Slow subduction of old lithosphere in the lesser antilles

Seth Stein*, Joseph F. Engeln, Douglas A. Wiens, Robert C. Speed, Kazuya Fujita

*Corresponding author for this work

Research output: Contribution to journalArticlepeer-review

12 Scopus citations

Abstract

The Lesser Antilles subduction zone is an extreme case of the subduction of old (~ 90 m.y.) lithosphere at a slow (~ 2 cm/y) convergence rate. Focal mechanisms of the largest earthquakes in the area have been obtained using body and surface wave data. During the time period (1950-1978) studied the subduction seismicity appears to represent primarily intraplate rather than interplate deformation. All three large (magnitude seven) earthquakes were from intraplate normal faults; no large thrust faulting earthquakes and few small ones occurred. These observations suggest that the plate boundary is largely decoupled, that subduction is at least partially aseismic, and that the downgoing slab is in a state of extension.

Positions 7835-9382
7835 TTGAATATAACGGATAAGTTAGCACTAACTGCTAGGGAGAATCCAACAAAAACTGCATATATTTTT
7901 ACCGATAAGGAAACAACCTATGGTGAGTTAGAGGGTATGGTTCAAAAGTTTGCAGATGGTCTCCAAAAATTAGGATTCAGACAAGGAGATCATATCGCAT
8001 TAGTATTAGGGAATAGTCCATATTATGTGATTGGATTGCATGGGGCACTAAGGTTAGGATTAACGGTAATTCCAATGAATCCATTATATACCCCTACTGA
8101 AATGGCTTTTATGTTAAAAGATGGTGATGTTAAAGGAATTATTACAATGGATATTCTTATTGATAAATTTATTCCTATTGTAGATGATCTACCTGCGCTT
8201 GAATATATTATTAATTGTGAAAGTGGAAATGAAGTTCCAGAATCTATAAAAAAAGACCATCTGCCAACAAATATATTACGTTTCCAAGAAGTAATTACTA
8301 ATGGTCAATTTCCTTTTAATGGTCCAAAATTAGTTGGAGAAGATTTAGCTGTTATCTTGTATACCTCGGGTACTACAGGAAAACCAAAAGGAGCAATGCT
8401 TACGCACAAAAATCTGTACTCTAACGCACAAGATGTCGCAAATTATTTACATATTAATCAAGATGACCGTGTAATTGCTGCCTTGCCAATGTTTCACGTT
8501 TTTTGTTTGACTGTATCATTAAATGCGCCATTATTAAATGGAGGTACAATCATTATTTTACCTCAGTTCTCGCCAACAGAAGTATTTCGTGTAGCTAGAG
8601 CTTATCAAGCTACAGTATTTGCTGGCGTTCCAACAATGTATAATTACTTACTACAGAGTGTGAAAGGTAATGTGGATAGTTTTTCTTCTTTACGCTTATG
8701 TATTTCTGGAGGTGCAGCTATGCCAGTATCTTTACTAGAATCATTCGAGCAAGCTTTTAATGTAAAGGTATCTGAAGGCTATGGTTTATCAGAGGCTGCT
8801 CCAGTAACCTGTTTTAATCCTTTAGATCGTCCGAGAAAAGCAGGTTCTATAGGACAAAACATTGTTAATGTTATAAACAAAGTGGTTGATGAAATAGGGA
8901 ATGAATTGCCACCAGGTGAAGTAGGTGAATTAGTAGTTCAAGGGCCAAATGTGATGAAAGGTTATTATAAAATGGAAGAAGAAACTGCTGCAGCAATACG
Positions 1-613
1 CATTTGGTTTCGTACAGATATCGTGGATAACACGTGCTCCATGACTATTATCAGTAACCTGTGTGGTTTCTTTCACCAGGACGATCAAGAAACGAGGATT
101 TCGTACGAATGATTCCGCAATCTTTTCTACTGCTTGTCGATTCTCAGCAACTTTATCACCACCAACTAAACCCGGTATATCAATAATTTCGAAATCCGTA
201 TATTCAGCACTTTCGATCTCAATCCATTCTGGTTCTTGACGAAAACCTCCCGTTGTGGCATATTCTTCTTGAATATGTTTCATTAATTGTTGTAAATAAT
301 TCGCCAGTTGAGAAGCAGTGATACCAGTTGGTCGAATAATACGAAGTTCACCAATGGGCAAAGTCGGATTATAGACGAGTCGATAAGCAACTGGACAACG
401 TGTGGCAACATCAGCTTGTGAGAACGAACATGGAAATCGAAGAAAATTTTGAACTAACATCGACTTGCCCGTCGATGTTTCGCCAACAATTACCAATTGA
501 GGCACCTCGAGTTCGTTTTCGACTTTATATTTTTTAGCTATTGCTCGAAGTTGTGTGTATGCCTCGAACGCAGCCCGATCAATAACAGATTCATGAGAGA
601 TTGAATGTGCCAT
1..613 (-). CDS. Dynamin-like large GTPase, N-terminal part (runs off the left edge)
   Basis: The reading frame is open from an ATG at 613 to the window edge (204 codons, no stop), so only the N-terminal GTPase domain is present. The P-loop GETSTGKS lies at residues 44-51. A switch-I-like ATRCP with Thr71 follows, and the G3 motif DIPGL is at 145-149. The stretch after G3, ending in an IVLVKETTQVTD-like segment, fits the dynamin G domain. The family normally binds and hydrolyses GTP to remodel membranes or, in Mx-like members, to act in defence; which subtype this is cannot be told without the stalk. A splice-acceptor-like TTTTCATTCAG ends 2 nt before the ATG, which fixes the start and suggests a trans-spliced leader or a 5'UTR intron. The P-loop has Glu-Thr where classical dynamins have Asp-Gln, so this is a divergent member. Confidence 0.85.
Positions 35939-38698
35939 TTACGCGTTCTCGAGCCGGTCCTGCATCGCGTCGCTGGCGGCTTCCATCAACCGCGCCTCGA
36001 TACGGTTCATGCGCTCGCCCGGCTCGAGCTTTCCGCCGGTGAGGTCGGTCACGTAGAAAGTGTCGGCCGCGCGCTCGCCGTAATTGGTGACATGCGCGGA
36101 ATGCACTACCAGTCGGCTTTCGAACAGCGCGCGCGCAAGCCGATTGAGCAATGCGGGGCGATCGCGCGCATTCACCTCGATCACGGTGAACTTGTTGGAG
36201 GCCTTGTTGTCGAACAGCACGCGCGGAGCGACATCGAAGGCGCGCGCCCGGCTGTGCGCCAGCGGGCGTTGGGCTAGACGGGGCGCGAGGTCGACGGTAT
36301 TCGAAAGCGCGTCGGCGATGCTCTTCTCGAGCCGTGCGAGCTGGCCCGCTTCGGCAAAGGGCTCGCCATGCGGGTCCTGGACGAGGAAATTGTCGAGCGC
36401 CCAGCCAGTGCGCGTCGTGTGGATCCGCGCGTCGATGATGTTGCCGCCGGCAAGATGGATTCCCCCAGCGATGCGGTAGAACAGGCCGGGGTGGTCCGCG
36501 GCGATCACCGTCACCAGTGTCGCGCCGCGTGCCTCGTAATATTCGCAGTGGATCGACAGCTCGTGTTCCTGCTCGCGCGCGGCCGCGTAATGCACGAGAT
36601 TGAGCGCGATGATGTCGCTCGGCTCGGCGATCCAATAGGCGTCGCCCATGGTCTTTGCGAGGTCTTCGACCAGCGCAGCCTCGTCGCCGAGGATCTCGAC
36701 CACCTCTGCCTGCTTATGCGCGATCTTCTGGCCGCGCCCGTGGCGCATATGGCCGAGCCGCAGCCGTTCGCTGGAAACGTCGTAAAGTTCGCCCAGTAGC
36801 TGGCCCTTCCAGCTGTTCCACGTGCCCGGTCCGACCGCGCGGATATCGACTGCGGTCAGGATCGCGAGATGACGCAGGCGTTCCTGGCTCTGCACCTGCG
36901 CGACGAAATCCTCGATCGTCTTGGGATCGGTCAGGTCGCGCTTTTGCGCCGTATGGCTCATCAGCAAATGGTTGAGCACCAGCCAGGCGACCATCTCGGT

Original languageEnglish (US)
Pages (from-to)139-148
Number of pages10
JournalTectonophysics
Volume99
Issue number2-4
DOIs
StatePublished - Dec 1983

ASJC Scopus subject areas

  • Geophysics
  • Earth-Surface Processes

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